The Coast : Expatriate

<img src="" alt=" " />Sky meets sea in a foreign land as Canada’s The Coast deliver their impressive, atmospheric full-length debut, <em>Expatriate</em>....
The Coast - Expatriate
8.0 Aporia

 Sky meets sea in a foreign land as Canada’s The Coast deliver their impressive, atmospheric full-length debut, Expatriate. After releasing a self-titled EP earlier this year (QRO review), this Toronto four-piece now follows that up with an even grander LP.  While drawing from the north-of-the-border fuzzy, expansive sound, The Coast don’t stick to that shore as they explore other tributaries on Expatriate.

Opening with the single is an old trick, especially for new bands, as they try to snag the listener (and reviewer…) from the get-go.  “Tightrope” does that and more, marrying Canadian expanse to a catchy upbeat, with a winning “Hey, hey, you!” chorus.  Things get sadder on the pressing “Nueva York”, but no less fine, as the piece is grand, like the city, but also has touch – also like the city.  After that ‘jump over the border’ (but which border?…), The Coast return to a more ‘traditional’ Canadian fuzzy atmosphere with “The Moon Is Dead”, before going to an alt-country (if more Albertan prairie than Texan plains) with “No Secret Why”, providing a nice change on the record.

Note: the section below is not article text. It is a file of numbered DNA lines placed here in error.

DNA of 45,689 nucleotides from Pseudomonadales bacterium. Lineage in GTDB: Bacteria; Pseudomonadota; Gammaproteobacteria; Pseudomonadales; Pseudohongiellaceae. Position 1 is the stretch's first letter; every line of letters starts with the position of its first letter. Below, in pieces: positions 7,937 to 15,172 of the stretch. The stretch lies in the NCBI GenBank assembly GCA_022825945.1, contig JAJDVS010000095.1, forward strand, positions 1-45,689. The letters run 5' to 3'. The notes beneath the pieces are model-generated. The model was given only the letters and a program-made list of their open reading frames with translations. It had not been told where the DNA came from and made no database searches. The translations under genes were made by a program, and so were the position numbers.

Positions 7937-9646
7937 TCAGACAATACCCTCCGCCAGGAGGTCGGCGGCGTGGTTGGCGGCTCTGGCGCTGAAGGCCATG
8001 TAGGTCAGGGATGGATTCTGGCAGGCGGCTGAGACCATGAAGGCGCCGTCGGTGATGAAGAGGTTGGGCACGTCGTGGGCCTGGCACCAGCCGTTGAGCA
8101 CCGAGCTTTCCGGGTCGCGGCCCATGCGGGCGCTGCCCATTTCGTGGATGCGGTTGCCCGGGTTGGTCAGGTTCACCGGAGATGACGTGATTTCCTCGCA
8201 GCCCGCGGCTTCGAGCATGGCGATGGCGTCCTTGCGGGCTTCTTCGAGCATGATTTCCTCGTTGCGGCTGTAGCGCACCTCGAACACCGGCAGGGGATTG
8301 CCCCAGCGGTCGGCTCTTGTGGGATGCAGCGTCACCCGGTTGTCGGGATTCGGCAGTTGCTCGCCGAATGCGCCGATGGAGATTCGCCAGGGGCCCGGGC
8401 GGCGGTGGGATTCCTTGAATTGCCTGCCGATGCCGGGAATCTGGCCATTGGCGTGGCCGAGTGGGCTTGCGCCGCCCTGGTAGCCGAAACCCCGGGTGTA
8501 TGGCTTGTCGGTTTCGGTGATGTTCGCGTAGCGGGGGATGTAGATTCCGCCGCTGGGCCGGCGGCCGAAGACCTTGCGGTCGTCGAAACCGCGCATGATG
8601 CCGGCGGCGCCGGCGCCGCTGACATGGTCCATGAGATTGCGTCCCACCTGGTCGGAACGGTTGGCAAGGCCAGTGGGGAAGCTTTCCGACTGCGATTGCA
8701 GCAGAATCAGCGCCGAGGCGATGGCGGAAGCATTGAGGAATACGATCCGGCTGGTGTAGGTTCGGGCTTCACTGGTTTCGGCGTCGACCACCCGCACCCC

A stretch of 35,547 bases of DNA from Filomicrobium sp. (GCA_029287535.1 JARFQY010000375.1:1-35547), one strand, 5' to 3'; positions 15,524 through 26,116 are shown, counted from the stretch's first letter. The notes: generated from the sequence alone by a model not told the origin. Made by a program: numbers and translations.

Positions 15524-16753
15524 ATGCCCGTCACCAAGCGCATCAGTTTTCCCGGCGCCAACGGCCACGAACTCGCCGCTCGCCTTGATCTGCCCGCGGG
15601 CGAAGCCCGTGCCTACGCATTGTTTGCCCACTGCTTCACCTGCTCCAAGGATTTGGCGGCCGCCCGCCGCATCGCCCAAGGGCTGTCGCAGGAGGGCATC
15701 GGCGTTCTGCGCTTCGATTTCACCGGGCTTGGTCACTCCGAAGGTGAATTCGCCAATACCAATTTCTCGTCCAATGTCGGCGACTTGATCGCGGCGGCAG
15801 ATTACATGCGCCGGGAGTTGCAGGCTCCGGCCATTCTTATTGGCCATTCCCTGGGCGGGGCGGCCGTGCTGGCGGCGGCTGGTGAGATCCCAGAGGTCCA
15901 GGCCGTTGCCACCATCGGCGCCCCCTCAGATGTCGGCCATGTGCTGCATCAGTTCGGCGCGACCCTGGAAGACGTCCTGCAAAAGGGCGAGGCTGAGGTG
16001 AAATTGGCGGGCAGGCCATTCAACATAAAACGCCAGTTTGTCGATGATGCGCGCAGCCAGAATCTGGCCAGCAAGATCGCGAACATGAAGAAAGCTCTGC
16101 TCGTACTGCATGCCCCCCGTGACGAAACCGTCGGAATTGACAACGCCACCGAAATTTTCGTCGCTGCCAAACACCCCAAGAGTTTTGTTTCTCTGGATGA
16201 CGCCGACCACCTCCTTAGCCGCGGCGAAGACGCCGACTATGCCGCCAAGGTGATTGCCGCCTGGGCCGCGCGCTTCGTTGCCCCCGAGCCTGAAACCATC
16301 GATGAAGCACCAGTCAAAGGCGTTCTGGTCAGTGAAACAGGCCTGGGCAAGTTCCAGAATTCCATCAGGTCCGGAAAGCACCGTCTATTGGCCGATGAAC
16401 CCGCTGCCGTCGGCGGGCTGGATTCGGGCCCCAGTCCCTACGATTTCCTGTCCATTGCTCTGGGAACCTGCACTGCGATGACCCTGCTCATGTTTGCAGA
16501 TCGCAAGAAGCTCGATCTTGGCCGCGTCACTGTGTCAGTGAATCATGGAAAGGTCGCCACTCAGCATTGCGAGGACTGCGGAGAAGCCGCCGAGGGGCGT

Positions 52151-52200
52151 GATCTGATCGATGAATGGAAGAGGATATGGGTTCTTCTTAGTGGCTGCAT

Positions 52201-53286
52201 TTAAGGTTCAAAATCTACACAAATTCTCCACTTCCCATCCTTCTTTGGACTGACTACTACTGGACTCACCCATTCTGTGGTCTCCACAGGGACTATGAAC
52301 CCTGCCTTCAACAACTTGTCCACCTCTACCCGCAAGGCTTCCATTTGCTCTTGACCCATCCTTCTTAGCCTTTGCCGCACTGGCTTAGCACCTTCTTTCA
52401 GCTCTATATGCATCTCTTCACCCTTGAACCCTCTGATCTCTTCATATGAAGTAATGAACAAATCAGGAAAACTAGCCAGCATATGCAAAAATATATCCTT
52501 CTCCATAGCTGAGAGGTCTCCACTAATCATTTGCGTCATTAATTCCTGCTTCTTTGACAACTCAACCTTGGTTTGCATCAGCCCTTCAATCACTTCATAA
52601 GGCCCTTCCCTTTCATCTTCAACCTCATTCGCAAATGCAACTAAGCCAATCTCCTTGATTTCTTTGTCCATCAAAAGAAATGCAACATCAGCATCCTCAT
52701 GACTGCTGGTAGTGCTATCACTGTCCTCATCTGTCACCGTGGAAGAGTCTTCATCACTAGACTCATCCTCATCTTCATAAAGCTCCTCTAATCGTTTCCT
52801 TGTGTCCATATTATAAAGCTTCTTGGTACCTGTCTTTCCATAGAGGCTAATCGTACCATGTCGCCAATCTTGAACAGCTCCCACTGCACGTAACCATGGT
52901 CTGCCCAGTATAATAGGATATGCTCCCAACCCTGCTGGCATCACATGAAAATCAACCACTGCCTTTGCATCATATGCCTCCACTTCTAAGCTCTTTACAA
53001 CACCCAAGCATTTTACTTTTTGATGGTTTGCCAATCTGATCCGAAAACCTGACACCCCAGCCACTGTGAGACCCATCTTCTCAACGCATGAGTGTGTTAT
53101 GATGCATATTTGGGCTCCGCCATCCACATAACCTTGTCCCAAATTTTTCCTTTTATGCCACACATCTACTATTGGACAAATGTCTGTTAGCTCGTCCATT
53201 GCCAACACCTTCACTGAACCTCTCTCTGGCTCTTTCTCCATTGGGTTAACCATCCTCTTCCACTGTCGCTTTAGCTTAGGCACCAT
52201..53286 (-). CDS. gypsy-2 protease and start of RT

After such a strong start, Expatriate couldn’t help but slip, if only a bit.  “Song For Gypsy Rose Lee” is restrained and pretty, but twee isn’t what you’re looking for from this band.  “Floodlights” brings back the higher wash, yet with a catchy upswing crash, but “We’re the Ones” returns to the quiet with a strum.  The record ends with two more restrained pieces, the ultra-touch, alt-folk “Play Me the Apostle”, and the almost summer-surf finisher, “All the Boys”.  Expatriate might have been better served, had these tracks been spread out across the record, rather than bunched at the end.

But between “The Ones” and “The Apostle” falls the standout among standouts, “Killing Off Our Friends”.  “Killing” perfectly combines the restraint of the latter half of Expatriate with the grand press of the first, and, along with the crashing attack of the following “Ceremony Guns”, holds up the b-side of Expatriate to as high a standard as it’s a-.  Building on what came before them, but never sinking into a retread, The Coast sail clear skies in any country.

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